Where Do Meteorites Come
Meteorites are ambassadors from afar,
providing scientists with unique opportunities to investigate
the physical and chemical nature of distant worlds. Most
meteorites originate in asteroids, although a few meteorites come from
larger planetary bodies like the Moon or Mars.
Asteroids- Most of the meteorites in our
collections are fragments of asteroids, minor planets that circle the Sun
between the orbits of Mars and Jupiter. There are millions of asteroids, and
more are discovered every years. They come in all sizes, with diameters ranging from a few feet to hundreds of miles.
asteroid reflects sunlight, some wavelengths of
light (certain colors) are absorbed by the asteroid's surface materials whereas
the remaining wavelengths are reflected back to
space. Astronomers can study the "reflectance spectra"
of asteroids to learn about their compositional
and structural makeup, and such studies show
that asteroids are made of variable amounts of
stone and iron (just like meteorites). In a few cases, scientists have been able to pair individual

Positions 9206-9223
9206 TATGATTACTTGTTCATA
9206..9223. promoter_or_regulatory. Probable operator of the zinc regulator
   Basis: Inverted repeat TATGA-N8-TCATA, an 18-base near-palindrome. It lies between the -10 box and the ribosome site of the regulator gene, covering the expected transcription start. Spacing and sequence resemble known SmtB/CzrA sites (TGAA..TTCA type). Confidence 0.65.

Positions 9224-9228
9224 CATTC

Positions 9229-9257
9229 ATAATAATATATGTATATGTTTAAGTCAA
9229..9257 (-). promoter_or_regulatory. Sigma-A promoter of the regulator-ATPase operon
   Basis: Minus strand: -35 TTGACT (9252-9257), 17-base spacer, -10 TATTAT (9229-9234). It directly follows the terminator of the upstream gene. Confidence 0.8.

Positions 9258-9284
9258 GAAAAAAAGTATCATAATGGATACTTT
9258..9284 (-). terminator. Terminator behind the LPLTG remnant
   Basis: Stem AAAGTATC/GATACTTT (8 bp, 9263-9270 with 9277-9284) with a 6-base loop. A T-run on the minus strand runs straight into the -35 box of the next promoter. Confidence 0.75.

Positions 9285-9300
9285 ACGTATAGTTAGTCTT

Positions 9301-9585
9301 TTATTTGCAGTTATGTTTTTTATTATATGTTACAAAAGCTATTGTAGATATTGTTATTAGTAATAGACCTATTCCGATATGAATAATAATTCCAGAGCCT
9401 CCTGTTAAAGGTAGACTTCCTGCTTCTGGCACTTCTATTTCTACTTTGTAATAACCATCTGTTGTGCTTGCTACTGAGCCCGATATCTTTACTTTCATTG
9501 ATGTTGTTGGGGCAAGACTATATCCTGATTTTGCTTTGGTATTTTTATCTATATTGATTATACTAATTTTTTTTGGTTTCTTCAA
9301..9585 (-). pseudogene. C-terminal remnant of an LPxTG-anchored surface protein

meteorites with specific parent asteroids.
The left photo shows the asteroid belt (white dots). The
right photo shows a closeup of the Gaspra asteroid (NASA image).
Asteroids do not have stable orbits like those of the major planets. Gravitational forces between asteroids and neighboring
Mars and Jupiter, as well as collisions between asteroids, occasionally
deflect asteroids from their normal orbits. Most of
these rogue bodies are lost to the emptiness of space, but inevitably some
fragments will intersect the
Earth’s orbit and may fall to Earth's surface as meteorites.
Planetary Meteorites- While most meteorites hail
from the asteroid belt, we are confident that a minority of the specimens in our
collections comes from the Moon and Mars. These "planetary meteorites"
were launched from their parent planets by high velocity impacts that set the
stage for a
transfer of rocks between planets. The cratered surface of our Moon illustrates the importance of impact processing during its history.
The Earth's surface would be similarly pot-marked, but traces of impacts are rapidly overprinted by
Earth's dynamic forces (erosion, tectonics,
and volcanism) that constantly reshape our landscape.
The Moon (left) and Mars (right) are the parent planets for a minority of
meteorites (NASA images).